Energy experts from member states of ECOWAS have converged on Accra to build capacity towards the operationalisation of a web-based energy database and information system for the subregion.
The three-day workshop, which began in Accra yesterday and is being held in-person and virtually, will also train participants on how to complete a common data collection questionnaire and also use the platform to validate the statistics of member countries between 2010 and 2019.
When it becomes operational, the system, which started in 2019, will enable the provision of updated data and information on member countries, which will eventually be consolidated at the regional level.
The information will cover consumption, production, supply, energy sources and flows and the control of the energy situation in West Africa, among others.
The Minister of Energy, Dr Matthew Opoku Prempeh, in a speech delivered on his behalf by the Chief Director of the ministry, Lawrence Apaalse, said theECOWAS energy information system was a one-stop shop for energy statistics for the sub-region.
He said as of 2020, Ghana’s per capita consumption of electricity was about 485 kilowatts per hour, representing a 45 per cent increment over the 2010 policy
Within the same period, he said, the national electricity access rate increased from 75 to 86.63 per cent.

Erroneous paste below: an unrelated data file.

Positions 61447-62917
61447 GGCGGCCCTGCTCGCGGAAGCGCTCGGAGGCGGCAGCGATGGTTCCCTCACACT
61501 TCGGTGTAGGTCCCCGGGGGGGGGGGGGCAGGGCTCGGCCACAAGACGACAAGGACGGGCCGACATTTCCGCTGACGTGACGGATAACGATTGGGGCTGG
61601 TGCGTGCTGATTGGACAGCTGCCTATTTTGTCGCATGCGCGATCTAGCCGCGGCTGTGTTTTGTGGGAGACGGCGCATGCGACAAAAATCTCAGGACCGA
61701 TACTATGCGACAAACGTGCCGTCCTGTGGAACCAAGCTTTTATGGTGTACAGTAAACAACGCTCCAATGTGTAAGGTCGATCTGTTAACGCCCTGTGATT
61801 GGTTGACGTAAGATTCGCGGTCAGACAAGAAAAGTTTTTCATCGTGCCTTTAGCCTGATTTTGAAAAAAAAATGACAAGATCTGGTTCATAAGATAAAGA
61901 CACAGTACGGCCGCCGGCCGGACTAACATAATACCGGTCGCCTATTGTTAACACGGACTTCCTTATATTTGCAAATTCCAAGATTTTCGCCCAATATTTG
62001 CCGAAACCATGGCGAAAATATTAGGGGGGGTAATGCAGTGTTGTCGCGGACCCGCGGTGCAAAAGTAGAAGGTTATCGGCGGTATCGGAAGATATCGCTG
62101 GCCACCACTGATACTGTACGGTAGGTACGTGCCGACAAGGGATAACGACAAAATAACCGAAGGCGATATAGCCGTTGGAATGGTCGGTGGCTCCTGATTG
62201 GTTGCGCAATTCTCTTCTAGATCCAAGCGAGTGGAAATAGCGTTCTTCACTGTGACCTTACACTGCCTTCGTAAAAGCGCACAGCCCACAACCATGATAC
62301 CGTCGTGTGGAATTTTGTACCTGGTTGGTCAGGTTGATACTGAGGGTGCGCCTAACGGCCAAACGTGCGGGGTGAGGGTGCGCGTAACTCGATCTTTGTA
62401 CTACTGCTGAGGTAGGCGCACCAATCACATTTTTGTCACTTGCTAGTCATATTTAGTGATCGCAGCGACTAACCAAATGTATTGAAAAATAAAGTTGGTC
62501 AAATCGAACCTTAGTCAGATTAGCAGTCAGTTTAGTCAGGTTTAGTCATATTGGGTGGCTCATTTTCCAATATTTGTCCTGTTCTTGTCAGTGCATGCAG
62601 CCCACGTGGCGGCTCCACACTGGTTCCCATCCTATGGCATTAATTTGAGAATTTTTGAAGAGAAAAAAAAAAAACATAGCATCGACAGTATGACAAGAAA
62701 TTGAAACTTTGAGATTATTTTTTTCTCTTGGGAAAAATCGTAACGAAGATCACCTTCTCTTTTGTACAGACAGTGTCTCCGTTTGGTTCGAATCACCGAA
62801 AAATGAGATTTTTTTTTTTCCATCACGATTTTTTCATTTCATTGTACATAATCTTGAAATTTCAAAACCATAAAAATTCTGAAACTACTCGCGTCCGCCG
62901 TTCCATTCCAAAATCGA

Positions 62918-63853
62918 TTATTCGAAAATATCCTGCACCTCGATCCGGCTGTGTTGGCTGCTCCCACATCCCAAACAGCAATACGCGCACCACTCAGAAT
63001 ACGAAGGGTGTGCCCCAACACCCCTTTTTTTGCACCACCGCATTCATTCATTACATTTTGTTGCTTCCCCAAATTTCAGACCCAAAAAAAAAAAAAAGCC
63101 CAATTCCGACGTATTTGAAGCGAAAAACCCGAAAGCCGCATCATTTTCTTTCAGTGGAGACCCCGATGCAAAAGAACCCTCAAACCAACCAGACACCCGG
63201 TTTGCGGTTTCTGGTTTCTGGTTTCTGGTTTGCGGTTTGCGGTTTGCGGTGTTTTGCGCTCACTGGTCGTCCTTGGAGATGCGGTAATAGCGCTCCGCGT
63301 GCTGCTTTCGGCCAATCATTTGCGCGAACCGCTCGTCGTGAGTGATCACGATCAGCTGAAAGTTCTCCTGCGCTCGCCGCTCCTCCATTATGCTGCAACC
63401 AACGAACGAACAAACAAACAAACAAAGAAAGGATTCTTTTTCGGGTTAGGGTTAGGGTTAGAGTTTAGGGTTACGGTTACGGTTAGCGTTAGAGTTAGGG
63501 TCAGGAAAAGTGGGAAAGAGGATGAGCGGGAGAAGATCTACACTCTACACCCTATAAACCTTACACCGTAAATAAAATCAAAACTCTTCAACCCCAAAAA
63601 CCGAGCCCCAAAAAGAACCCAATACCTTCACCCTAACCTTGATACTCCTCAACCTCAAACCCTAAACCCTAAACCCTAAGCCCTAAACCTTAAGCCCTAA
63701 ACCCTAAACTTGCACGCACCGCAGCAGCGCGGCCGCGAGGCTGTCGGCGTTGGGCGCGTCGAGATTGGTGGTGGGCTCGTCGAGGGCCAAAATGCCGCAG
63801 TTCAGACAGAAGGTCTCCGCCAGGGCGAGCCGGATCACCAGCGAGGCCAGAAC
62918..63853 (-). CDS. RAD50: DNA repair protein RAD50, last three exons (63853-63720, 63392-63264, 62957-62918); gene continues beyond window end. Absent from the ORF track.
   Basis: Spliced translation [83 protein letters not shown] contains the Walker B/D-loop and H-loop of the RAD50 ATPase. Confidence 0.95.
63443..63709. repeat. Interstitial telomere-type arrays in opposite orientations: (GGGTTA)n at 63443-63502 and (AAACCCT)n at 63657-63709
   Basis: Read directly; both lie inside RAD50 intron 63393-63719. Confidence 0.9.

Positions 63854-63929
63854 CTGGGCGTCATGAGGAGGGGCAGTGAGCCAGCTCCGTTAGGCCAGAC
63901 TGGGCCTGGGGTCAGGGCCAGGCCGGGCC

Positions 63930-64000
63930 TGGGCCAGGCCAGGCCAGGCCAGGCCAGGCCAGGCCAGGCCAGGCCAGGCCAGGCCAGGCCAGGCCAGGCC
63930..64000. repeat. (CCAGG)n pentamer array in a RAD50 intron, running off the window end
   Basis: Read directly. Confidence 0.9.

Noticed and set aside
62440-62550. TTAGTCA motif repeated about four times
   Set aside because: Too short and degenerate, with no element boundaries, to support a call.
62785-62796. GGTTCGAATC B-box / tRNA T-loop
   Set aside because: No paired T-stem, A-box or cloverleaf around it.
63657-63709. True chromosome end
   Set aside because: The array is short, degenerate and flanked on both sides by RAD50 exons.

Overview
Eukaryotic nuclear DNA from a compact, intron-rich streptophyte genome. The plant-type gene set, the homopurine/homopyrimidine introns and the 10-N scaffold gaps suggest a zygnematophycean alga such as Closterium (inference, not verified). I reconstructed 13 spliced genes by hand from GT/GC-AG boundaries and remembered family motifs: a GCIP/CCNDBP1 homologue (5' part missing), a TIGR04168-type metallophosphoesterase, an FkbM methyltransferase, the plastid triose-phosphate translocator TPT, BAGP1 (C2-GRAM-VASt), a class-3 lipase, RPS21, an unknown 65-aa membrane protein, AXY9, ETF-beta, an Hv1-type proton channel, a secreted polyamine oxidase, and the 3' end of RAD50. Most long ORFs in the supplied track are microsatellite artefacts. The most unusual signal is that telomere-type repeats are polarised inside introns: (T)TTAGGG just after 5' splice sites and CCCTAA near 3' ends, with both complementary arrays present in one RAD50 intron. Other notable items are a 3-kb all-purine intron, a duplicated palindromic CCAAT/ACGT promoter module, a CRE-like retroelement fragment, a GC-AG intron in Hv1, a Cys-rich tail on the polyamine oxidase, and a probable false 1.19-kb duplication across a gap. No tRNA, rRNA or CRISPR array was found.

Currently, he said, the country’s total installed capacity was 5,288 megawatts, mainly gas-fired, with a peak demand of about 3,090MW.
He said although the demand for gas for power generation had grown significantly over the years, the ministry was working towards increasing gas utilisation, especially in the non-power industrial sectors such as steel, cement, aluminium, industrial heating, among others.
The move, the minister explained, was to lower the cost of doing business and also make judicious use of the nation’s natural resources.
He further said the national energy policy was being revised to ensure that it became self-sufficient in sustainable energy and for export, while a gas master plan (GMP)
was also being revised.
The ECOWAS Commissioner of Energy and Mines, Sediko Douka, said the sub-region was facing major energy challenges, even though it was endowed with huge resources.
The rate of household access to electricity in the ECOWAS region, he said, was about 54 per cent in 2019, while the average electricity consumption per capita was about 258KW hour per year, the lowest in the world.
The commissioner commended Ghana for having the highest access to energy in the region, which he said should be replicated by other member countries.
To address the regional disparity in energy access, Mr Douka said the commission had decided to make sustainable and affordable energy for all a fundamental priority of the community.
He said that would systematically reduce the energy gap through the interconnection of electricity networks, the development of regional power generation facilities, reduction of energy supply costs through common exploitation of natural resources in the region, particularly gas, and the development of renewable energy for a diversified energy mix.
And to ensure the successful implementation of the strategy, he said, ECOWAS had established an institutional governance mechanism, comprising the directorate of energy and mines and specialised agencies or institutions which worked in synergy for the implementation of its mandate in the energy sector, particularly improvement of regional energy governance.